As a columnist once noted, his “open collars and short-sleeved shirts make him look more like a tourist than front man for some of the nation’s largest corporations.” This casual manner, however, belied Allan’s intense competitive drive which propelled him to both athletic success in his youth and professional success later in life. And despite the negative perception lobbying may have, Allan had a well-known reputation for integrity dating back to when he reported an apparent bribery attempt at the Arizona Corporation Commission in the 60s that triggered impeachment proceedings. He was honest and straightforward to a fault, and if he had an opinion, you were sure to hear it.
Allan was an avid athlete throughout his life, playing volleyball, handball, basketball, and tennis. Perhaps the only sport he didn’t excel in was golf, in which it’s rumored he set the record for farthest golf club throw. Coaching was another of Allan’s great joys. He coached for many years at every level from Little League and Pop Warner to high school football and college basketball.
He will be remembered for his unreserved kindness, boundless generosity, and legendary competitive spirit, as well as his parties, love of sweets (he would often take his homemade fudge to the Capitol), roses, and his pets. For better or worse, he always marched to the beat of his own drum.
A story published in the AZ Republic, paraphrased here, captures the character of Allan’s career: Allan Stanton once found himself on the same side of a case as the late Supreme Court Chief Justice William Rehnquist, who practiced law in Phoenix in the 50s and 60s. Stanton said Rehnquist was the best, most professional, most prepared lawyer he ever worked with. And also the most even-tempered. As opposed to Stanton, who was just as likely in his younger days to get in a fight during his noontime YMCA basketball games as he was to get a rebound. The case was being tried in the historic Yavapai County Courthouse in downtown Prescott. The attorney on the other side was known to hold a strong, intensely personal dislike for Stanton, and the feeling was mutual. At one point, during a break but in front of the judge, jury, and gathered onlookers, the opposing attorney approached the table where Stanton and Rehnquist were sitting and said, “Stanton, you are a (blankety-blank) liar!” He then wheeled around and headed for the door. Stanton shot to his feet. “What did you call me?” he said, followed by “I’m going to kick your (blank)!” Stanton forced his way round Rehnquist to give chase. Rehnquist, true to his nature, tried to restrain him by grabbing his coat. But Rehnquist’s chair had wheels, and Stanton towed the future chief justice halfway across the crowded courtroom before he was released. Stanton chased his quarry through the city but lost him in Whiskey Row. Returning to the courtroom, and suddenly feeling very remorseful about the whole incident, he threw himself on the mercy of the judge. The judge said, “I just have one question…Did you catch the son of a (blank)?”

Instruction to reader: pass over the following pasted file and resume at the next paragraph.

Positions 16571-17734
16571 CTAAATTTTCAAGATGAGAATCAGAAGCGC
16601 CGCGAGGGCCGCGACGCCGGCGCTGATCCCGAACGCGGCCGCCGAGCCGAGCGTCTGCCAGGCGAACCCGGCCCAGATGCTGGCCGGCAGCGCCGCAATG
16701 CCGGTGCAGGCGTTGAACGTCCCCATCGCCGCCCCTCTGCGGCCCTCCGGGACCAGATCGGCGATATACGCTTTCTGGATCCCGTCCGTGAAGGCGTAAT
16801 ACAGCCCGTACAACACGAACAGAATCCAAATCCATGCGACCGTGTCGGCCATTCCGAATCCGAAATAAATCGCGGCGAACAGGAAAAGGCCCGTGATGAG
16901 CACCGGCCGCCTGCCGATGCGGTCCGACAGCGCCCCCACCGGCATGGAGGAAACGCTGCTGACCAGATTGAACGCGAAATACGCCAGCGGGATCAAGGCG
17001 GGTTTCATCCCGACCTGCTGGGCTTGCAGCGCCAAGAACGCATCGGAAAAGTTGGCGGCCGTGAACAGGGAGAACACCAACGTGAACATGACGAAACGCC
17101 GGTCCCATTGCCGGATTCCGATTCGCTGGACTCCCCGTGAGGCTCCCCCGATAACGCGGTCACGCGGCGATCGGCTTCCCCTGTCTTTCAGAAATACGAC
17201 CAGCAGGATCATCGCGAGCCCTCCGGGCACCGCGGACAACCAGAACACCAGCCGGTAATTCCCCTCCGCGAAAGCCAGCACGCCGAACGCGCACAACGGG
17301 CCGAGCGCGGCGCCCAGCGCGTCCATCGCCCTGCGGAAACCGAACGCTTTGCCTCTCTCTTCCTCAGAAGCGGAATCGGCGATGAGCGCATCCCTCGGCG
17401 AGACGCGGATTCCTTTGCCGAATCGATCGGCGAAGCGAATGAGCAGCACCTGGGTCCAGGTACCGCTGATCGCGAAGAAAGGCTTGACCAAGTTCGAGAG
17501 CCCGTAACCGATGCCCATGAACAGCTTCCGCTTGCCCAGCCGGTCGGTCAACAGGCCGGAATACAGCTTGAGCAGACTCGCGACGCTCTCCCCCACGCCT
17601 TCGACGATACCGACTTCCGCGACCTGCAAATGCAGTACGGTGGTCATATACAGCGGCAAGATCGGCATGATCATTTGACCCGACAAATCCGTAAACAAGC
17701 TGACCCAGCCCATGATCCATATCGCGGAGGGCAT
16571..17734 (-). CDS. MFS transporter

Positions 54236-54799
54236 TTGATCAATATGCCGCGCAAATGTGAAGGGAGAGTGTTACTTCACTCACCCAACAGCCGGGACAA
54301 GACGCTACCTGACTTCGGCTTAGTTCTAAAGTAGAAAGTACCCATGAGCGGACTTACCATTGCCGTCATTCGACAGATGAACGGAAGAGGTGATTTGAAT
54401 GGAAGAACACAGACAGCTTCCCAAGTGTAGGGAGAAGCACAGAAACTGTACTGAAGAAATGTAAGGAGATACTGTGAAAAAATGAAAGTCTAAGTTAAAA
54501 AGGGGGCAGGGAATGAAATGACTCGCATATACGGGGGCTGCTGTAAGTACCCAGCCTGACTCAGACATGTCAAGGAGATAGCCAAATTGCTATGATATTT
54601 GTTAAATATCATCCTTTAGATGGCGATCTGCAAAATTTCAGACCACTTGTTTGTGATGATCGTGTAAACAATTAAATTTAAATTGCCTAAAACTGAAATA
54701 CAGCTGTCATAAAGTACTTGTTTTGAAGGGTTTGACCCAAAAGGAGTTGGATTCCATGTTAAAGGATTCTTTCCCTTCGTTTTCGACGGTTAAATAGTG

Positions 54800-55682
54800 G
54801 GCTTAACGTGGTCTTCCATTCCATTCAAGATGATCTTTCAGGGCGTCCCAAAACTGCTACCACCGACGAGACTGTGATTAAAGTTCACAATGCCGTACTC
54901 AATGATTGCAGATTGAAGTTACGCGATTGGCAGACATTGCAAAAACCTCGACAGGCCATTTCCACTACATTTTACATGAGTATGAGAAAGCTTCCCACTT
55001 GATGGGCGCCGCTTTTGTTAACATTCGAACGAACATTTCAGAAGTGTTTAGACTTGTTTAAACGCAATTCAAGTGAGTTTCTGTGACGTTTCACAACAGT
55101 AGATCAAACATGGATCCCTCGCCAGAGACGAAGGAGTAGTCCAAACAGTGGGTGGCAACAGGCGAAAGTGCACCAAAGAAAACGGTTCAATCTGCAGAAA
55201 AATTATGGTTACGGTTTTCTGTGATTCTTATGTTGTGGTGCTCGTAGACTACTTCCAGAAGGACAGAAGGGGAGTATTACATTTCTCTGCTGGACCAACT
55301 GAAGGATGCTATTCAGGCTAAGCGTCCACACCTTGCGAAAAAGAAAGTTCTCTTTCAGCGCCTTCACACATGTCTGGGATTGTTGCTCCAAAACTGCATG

He was a loving and loyal friend and family man, and is survived by a multitude of children, grandchildren, and great grandchildren. A service will be held at a later date for family and close friends. Please see full obituary, share memories, or leave condolences at www.whitneymurphy-funeralhome.com